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By Keith Reid
The biosciences and medicine also provide some significant challenges for automated image analysis. Although the environment, is fairly controlled and the elements being analyzed should have some degree of commonality, there are numerous different types of cells, numerous types of diseases to be studied, natural diversity among cells of the same type and often lighting and image quality challenges.
Lifescan Biosciences (Seattle, Wash.) focuses on developing image analysis software to analyze pathology specimens. This involves four-micron sections of human or animal tissue that have been fixed and embedded in wax then placed on glass slides. As has been common for the past 100 years, the specimens are then typically stained with two dies—a one pink and one blue. Analysis can take the form of cytology, which involves looking at single cells and analyzing the size, shape and other properties of that object. It can also involve histology, which is looking at a section of tissue containing multiple cells and histopathology where the focus is on disease.
"With histology the first challenge is to determine which objects are being analyzed, and one useful place to start is with the nuclei," said Joseph Brown, PhD., Lifescan president and CEO. "Nuclei are oval objects in a fairly well-defined size range in microns. Most cells have a single nucleus so it's a good place to start and they stain blue. You have some immediate problems. Because you are looking at a section that is four microns thick you are often looking at nuclei that have been sliced in half, which creates a sampling problem which makes measuring the size of the nuclei more problematical. Once you've found nuclei you can analyze the properties of the nuclei of the size shape and texture using various mathematical tools to address particular tasks."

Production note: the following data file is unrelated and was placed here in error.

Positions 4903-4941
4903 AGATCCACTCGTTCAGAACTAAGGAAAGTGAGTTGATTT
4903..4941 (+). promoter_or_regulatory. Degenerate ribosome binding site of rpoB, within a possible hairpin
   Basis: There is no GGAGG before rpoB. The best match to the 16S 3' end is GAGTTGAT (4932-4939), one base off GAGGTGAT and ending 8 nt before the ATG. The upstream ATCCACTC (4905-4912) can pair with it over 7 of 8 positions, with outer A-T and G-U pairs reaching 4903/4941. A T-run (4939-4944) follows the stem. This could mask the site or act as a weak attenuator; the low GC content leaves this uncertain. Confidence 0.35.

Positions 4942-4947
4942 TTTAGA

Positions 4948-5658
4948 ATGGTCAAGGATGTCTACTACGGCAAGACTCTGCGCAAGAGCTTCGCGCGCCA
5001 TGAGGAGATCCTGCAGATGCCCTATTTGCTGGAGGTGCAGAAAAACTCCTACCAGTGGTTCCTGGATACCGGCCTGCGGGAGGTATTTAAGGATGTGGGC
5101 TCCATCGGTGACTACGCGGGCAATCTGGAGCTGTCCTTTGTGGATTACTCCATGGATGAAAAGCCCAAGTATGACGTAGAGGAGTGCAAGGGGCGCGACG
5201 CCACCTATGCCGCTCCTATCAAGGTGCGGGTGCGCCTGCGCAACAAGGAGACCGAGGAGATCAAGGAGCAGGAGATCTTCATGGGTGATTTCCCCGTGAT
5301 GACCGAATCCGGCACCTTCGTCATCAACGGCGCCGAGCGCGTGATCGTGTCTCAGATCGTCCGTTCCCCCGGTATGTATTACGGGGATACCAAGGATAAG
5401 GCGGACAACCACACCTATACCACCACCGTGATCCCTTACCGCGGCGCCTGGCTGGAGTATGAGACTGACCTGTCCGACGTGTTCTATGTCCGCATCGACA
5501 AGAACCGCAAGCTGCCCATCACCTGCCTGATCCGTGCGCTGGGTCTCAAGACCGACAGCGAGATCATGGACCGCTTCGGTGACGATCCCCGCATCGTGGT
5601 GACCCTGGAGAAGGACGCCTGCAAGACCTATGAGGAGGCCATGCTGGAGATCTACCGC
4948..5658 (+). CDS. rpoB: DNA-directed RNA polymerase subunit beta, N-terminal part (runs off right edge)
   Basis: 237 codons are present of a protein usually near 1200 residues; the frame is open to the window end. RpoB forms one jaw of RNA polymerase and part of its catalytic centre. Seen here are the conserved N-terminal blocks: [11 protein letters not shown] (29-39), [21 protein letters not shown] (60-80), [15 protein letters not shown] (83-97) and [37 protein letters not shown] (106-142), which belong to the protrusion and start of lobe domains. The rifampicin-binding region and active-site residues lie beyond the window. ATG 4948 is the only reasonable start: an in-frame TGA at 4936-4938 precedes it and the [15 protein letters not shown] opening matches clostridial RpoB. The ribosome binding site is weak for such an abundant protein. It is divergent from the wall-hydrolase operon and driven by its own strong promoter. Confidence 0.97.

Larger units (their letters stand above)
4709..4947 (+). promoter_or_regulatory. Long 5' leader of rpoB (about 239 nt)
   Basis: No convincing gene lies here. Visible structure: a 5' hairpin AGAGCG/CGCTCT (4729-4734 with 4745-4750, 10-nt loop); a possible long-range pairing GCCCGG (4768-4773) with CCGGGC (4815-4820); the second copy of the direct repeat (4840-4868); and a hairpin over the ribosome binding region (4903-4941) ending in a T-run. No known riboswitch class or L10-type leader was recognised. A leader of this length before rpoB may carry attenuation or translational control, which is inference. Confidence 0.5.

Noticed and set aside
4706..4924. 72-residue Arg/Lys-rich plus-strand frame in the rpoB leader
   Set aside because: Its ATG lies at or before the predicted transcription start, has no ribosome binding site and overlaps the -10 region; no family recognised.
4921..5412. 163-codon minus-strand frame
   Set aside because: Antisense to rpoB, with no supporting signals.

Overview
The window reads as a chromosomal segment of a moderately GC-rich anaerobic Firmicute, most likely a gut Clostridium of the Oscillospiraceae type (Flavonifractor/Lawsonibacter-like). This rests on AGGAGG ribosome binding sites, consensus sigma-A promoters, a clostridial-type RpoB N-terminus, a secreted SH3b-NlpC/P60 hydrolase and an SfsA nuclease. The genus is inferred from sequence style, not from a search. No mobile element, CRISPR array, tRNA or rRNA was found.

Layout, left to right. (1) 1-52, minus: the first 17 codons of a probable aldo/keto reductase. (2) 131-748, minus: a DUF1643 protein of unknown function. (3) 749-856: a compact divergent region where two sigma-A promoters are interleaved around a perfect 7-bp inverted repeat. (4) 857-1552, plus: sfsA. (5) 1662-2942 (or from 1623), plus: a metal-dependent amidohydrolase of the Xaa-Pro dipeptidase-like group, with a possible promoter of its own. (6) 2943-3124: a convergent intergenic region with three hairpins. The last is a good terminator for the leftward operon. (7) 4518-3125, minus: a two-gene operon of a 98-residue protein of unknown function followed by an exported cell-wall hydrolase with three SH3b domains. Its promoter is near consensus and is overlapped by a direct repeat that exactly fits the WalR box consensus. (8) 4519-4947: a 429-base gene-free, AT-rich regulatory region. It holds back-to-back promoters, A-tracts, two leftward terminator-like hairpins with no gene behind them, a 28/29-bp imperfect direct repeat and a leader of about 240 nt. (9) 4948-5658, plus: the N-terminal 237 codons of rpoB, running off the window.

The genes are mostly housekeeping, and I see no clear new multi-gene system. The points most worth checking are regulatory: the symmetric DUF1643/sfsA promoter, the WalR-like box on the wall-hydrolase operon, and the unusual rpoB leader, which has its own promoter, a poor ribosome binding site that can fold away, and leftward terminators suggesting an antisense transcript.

Lifecan developed image analysis software for a major program aimed at detecting cancer cells from normal cells, by examining the nuclei to identify internal features that statistically distinguish cancer from normal cells. By combining a sufficient number of these features accuracies approaching 99 Percent can be achieved using this "IDG" approach. Another approach being explored by Lifescan in conjunction with NEC of Japan is "Web Fractal," which involves examining the relationships between the separate nuclei. "Normal tissues tend to be very well structured," said Brown. "Cancer, by its very nature, is a disorganization of that highly ordered normal structure and a tumor means a lump. So cancers tend to lumps of tissue that are disorganized."
The Web Fractal approach is also being applied to toxicologic pathology, which involves testing drugs on animals and then analyzing the tissue samples from the test and control groups to note any tissue changes. "At first glance, replacing a human pathologist is a major challenge and using a machine to make a clinical diagnosis to say that this specimen is a certain type of breast cancer with a tumor grade and a stage is not our immediate target," said Brown. "The target is more realistically to look in the specimen and get a "yes/no" answer as to whether or not it is normal, and what is the probability of it being cancer. You can either use this technology to review specimens before the human looks at them to draw his or her attention to certain features, or you can use it to look at specimens after the human is done to make sure that nothing was missed. Both are valid approaches."